Most organizations have politics and groups, with people attached or associated with certain senior manager based on their function, geographical location, state they belong to etc. But there are also people who are unattached and focus on their jobs only. They are Nakulas. In politics groupism is common, and at times, the “Nakula” gets selected to lead the ministry or group because they are unattached.

Sahadeva – means the one who lives with Devas (Gods). Sahadeva was the youngest of the brothers, and like the others formidable in war and observant of morality. Master of the swords “Heroic, intelligent, wise and ever wrathful, there is not another man equal unto him in intelligence or in eloquence amid assemblies of the wise.” Sahadeva was a great astrologer and was supposed to have known the events of the Mahabharata war beforehand but had a curse earlier from Rishis that if ever he speaks or discloses knowledge without being asked; his head would split in pieces. Hence, he was relatively silent throughout the story compared to other brothers.

Do we have managers in organizations who are usually silent in meetings even though they are extremely knowledgeable? They do not speak either because lack of interest or for fear of reprimand from others. What is their knowledge worth if it is not used in the right way, at the right place and right time?

As you have seen, all the Pandava brothers excel in many attributes but have also contrasting characters. But what unites them is their respect for authority, never questions the decisions made by Yudhishthira, and unity of purpose. 

Krishna – Krishna was a great leader because he was a problem solver, pragmatic, good judge of men, led by example, delegated to qualified people, let people make mistakes so that they could learn from their mistakes and always kept the big picture in mind. When Arjuna was numbed by the challenges just before the war and confused about his role, Krishna advised him and motivated him to do the right thing befitting his role as the Kshatriya and a General and that is known as Bhagavad Gita. The teachings of Gita is relevant even today as youngsters and managers involved in today’s corporate war and cut throat competition can gain immense knowledge and confidence by practising it. HR Managers can use it effectively as Gita teaches the fundamentals about the development of individuals mind, concentration, self control, development of the character, knowledge, virtues, duty, work, action and devotion leading to liberation or success. Krishna as the Advisor and consultant to the Pandava management team was instrumental in defeating all the Commander in Chief of the Kaurava army, though at times by dubious means. And without Krishna’s support, even though he was not actively participating in the war with weapons, it would not have been possible for the Pandavas to win the war. Dhritarashtra was extremely concerned about the presence of Krishna in the war front as supporter of Pandavas, as he knew Krishna was the God. But satisfied himself by thinking that having tried to stop the war as envoy of the Pandavas, Krishna could not achieve it, therefore, it is also not possible for him to win the war for the Pandavas. Here lies the question? What is the true objective of Krishna in participating in the war? Was there any secret agenda behind that?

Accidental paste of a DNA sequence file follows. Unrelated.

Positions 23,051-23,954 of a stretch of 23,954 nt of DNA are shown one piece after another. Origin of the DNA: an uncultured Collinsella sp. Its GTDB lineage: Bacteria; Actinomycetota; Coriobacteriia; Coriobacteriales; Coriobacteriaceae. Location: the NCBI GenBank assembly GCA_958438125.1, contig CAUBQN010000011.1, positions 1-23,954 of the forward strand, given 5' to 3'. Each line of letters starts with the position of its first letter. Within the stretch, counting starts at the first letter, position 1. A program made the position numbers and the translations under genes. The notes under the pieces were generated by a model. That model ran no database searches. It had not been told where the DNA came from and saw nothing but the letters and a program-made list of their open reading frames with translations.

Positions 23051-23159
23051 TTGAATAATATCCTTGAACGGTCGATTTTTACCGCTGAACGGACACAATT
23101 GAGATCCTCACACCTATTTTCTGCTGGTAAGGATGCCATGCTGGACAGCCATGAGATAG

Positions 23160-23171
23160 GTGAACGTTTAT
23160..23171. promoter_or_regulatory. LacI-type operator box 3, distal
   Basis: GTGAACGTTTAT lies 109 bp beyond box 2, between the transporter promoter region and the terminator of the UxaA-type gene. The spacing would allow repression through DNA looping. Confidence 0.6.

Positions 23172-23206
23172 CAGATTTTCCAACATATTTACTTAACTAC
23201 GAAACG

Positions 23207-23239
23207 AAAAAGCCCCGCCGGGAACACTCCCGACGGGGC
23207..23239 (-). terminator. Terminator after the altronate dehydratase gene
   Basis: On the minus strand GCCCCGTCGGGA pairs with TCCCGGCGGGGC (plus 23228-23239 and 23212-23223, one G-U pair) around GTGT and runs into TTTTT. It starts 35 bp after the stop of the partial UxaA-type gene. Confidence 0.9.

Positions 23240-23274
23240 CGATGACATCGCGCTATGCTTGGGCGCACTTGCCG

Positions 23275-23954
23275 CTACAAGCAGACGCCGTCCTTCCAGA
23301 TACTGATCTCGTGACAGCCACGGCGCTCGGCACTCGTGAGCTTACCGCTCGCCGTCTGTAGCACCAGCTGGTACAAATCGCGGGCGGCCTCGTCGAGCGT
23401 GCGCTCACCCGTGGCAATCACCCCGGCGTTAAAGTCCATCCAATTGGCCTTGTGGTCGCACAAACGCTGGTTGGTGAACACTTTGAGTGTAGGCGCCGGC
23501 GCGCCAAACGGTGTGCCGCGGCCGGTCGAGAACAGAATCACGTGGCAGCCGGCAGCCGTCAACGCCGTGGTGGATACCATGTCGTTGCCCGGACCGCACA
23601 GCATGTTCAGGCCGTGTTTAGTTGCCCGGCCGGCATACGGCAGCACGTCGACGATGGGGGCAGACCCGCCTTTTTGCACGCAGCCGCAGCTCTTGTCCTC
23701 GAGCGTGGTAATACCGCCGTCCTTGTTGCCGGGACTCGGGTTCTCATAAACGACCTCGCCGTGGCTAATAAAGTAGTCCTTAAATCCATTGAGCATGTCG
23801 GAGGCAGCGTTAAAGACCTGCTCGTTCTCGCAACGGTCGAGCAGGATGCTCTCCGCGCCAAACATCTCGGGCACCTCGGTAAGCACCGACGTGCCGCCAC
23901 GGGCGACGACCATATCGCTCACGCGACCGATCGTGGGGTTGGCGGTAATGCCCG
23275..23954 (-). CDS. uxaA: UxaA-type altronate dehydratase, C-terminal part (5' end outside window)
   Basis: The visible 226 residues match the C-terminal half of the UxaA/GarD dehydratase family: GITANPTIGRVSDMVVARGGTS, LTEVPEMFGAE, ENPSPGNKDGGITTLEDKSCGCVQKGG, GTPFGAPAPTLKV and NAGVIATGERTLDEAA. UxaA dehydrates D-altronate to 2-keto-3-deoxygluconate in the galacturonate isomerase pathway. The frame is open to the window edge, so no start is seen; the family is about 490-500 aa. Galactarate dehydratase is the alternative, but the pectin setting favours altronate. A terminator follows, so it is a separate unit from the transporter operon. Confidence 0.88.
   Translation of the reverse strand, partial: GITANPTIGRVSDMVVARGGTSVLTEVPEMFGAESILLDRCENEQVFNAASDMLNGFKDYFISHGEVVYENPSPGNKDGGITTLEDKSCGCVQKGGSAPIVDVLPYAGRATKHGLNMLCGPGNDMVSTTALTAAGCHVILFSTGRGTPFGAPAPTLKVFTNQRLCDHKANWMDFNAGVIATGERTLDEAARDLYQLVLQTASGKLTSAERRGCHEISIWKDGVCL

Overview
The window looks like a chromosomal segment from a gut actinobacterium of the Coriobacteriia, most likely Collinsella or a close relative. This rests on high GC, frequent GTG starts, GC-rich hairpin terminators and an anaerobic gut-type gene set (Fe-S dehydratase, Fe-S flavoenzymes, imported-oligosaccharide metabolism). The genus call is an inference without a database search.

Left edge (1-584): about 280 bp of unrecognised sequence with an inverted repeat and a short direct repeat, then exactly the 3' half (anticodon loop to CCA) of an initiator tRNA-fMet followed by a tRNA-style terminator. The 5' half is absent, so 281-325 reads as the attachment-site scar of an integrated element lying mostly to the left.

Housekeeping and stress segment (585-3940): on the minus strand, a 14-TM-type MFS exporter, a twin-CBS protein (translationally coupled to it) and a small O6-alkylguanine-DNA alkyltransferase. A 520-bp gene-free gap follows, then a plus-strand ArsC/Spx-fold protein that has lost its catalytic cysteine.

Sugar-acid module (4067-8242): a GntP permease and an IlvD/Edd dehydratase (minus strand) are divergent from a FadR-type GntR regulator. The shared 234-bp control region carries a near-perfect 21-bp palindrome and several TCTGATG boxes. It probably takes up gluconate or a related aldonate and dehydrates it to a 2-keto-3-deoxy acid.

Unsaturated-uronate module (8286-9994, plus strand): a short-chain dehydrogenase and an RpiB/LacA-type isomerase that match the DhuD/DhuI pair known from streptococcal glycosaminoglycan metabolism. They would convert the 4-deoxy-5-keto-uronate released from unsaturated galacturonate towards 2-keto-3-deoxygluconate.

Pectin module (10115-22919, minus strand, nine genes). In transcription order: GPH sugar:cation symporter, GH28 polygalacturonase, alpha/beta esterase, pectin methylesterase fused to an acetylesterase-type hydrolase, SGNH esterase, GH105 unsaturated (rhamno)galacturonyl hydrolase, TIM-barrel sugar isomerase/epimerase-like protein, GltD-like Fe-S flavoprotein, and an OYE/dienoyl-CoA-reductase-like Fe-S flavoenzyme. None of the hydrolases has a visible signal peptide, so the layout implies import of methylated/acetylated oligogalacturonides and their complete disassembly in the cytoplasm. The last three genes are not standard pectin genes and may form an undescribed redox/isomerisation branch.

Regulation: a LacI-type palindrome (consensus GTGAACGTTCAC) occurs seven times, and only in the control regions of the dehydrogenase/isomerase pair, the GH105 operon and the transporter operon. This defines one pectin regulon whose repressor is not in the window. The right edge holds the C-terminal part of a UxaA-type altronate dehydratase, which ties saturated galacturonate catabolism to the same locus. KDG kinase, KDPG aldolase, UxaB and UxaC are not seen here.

In the Gita, Chapter 4, text 8, Krishna declares that

“paritranaya sadhunam vinasaya ca duskrtam dharma-samsthapanarthaya sambhavami yuge yuge”. Means “In order to deliver the pious and to annihilate the miscreants, as well as to re-establish the principles of religion, I advent myself millennium after millennium”.

The Mahabharata war was part of the divine plan to restore dharma and order upon earth through a very drastic measure. Its happening was necessary to bring together all the evil powers of the earth into one place, so that they could be destroyed summarily and relieve the earth from their oppression. Krishna achieved that by aligning with the Dharmic forces but without doing it himself. There are many in our corporate world who has joined a particular company with certain motives, other than serving the company. It could be very personal or for a larger cause, but we must identify the same and take corrective action if the intentions are less than noble.

3 Responses to “Mahabharata and Management – Character Analysis – Part 1”

  1. Shiva Says:

    A very opt one and we draw many learning from the Great Epic; It applies to all professionals irrespective of geography etc. We had seen many Bhimas – Well known IT Industry Country Manager – has lost job; Arjuna – Again a well known IT Industry CFO; Nakula – Dr Manmohan Sing; Sahadeva – To me many Indian President – talk many things in their autobiography … A very good posting.

  2. Satish Says:

    I think you should have also included Karna in this list. Personally I think he was the greatest of the lot.But he was not “practical”, in the sense that he stood for what he thought was right,even when he knew he could lose. And this is not a quality nuch appreciated today.

  3. raj Says:

    Karna. Today’s LK Advani? An upright and correct man but, in the wrong party/company…?